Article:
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Re: [css21] Make font weight mapping rules normative

From: John Daggett <jdaggett@mozilla.com>
Date: Tue, 30 Mar 2010 22:54:39 -0700 (PDT)
To: www-style <www-style@w3.org>
Message-ID: <1937069988.68504.1270014879043.JavaMail.root@cm-mail03.mozilla.org>

Just a follow-up to today's F2F discussion of font weight mapping:
http://krijnhoetmer.nl/irc-logs/css/20100330#l-777

> jdaggett: I wanted to go over one thing that was discussed yesterday
> jdaggett: There was the question of CSS2.1 font-weight
> http://lists.w3.org/Archives/Public/www-style/2010Mar/0510.html
> jdaggett: The wording of the 2.1 spec now, the 4 bullet points you guys were talking about
> jdaggett: The 4th bullet point is not clear about 400 and 500
> jdaggett: It's clear in case where 400 doesn't exist but 500 does, but not about other cases
> jdaggett: I've clarified this in css3-fonts
> Chris: In that case I suggest we adopt the CSS3 wording in CSS2.1 to keep these consistent
> jdaggett: basically 400 and 500 map to each other, and then they map down
> http://lists.w3.org/Archives/Public/www-style/2010Feb/0279.html
> RESOLVED: accept proposal to use css3-fonts wording about font-weight hole-filling in css2.1

CSS 2.1 font weight matching:

> The association of other weights within a family to the numerical
> weight values is intended only to preserve the ordering of darkness
> within that family. However, the following heuristics tell how the
> assignment is done in typical cases:
> 
>   * If the font family already uses a numerical scale with nine values
>     (like e.g., OpenType does), the font weights should be mapped
>     directly.
> 
>   * If there is both a face labeled Medium and one labeled Book,
>     Regular, Roman or Normal, then the Medium is normally assigned to
>     the '500'.
> 
>   * The font labeled "Bold" will often correspond to the weight value '700'.
> 
>   * If there are fewer then 9 weights in the family, the default
>     algorithm for filling the "holes" is as follows. If '500' is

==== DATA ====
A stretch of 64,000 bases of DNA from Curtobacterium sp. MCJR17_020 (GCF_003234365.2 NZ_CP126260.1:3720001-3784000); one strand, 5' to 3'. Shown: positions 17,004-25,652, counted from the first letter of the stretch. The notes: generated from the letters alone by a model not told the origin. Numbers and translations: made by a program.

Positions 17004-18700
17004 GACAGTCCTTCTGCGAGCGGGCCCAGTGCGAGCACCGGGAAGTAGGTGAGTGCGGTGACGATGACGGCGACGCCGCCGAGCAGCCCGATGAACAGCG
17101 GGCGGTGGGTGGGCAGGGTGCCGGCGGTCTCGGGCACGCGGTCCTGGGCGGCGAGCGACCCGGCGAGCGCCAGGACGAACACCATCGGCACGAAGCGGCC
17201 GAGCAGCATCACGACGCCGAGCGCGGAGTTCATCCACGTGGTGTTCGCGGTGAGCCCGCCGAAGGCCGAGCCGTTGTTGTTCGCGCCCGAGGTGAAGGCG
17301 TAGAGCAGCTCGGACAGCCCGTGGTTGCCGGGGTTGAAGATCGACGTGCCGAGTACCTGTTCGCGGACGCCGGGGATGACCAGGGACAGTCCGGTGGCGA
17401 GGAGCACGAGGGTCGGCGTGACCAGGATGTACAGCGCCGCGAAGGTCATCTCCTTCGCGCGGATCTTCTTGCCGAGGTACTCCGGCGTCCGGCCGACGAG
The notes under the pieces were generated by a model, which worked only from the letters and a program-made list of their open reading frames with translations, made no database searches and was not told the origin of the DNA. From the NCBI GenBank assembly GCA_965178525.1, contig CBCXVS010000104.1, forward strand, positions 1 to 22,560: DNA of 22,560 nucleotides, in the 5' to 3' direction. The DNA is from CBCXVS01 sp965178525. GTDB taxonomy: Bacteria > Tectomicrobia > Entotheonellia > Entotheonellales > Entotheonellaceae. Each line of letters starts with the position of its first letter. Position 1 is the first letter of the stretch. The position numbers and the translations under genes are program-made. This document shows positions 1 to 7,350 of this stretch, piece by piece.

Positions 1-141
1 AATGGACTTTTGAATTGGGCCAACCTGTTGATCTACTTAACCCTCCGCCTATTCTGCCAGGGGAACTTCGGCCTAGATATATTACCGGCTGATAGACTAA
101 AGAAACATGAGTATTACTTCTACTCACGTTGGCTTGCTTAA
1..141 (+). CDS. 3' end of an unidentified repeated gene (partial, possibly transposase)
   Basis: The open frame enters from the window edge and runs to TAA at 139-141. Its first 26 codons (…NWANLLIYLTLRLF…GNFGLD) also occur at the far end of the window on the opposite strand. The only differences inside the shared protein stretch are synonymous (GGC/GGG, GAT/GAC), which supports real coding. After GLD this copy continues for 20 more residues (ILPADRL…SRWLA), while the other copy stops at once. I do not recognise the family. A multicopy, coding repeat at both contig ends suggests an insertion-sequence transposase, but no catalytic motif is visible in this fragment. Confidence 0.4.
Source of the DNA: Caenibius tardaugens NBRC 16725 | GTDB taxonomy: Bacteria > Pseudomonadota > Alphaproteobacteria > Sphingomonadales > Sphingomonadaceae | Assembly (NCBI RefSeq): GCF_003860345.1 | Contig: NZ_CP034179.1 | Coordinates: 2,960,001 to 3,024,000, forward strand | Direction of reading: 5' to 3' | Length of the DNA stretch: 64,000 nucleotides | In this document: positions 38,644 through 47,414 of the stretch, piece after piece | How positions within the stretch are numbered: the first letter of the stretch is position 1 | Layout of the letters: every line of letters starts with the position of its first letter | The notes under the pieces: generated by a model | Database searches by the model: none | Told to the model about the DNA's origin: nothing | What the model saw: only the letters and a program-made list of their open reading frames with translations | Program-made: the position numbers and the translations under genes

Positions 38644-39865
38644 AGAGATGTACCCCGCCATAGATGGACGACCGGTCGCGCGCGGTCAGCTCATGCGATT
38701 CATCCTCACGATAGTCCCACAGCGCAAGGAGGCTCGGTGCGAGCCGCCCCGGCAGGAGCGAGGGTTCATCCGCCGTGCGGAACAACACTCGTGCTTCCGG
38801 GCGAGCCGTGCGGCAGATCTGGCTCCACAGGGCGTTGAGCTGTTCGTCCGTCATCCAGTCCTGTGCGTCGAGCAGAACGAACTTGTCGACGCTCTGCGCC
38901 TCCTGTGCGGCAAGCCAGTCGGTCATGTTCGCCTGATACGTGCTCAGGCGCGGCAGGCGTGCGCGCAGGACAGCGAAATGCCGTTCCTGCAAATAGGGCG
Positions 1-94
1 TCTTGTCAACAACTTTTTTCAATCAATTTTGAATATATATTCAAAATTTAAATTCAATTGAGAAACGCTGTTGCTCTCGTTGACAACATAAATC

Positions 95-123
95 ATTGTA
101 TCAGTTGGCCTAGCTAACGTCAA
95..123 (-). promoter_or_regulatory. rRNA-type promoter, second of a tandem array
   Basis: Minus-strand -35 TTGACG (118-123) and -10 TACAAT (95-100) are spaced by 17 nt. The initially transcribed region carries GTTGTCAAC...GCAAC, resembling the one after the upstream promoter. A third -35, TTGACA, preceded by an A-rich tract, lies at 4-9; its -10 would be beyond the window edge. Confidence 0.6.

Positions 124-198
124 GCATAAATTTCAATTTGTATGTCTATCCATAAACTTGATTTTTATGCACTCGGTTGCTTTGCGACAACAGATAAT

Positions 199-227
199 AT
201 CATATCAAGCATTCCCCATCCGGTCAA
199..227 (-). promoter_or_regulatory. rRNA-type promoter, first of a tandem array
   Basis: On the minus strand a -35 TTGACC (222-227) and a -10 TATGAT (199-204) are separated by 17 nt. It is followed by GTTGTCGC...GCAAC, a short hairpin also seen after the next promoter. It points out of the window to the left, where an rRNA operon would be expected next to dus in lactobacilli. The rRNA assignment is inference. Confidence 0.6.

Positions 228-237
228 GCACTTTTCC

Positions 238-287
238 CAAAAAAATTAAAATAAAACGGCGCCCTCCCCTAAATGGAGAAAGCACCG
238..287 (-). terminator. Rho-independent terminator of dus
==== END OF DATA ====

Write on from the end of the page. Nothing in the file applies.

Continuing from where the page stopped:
>     unassigned, it will be assigned the same font as '400'. If any of
>     the values '600', '700', '800' or '900' remains unassigned, they are
>     assigned to the same face as the next darker assigned keyword, if
>     any, or the next lighter one otherwise. If any of '300', '200' or
>     '100' remains unassigned, it is assigned to the next lighter
>     assigned keyword, if any, or the next darker otherwise.

To match the description in the CSS3 Fonts spec, substitute this wording:

The association of other weights within a family to the numerical
weight values is intended only to preserve the ordering of darkness
within that family. However, the following heuristics tell how the
assignment is done in this case:

  * If the font family already uses a numerical scale with nine values
    (like e.g., OpenType does), the font weights should be mapped
    directly.

  * If there is both a face labeled Medium and one labeled Book,
    Regular, Roman or Normal, then the Medium is normally assigned to
    the '500'.

  * The font labeled "Bold" will often correspond to the weight value '700'.

If a font family lacks a matching weight for a given desired weight, a
weight is selected as follows:

  * If the desired weight is less than 400, weights below the desired
    weight are checked in descending order followed by weights above the
    desired weight in ascending order until a match is found.

  * If the desired weight is greater than 500, weights above the
    desired weight are checked in ascending order followed by weights
    below the desired weight in descending order until a match is found.

  * If the desired weight is 400, 500 is checked first and then the
    rule for desired weights less than 400 is used.

  * If the desired weight is 500, 400 is checked first and then the
    rule for desired weights less than 400 is used. 
Received on Wednesday, 31 March 2010 05:55:12 GMT

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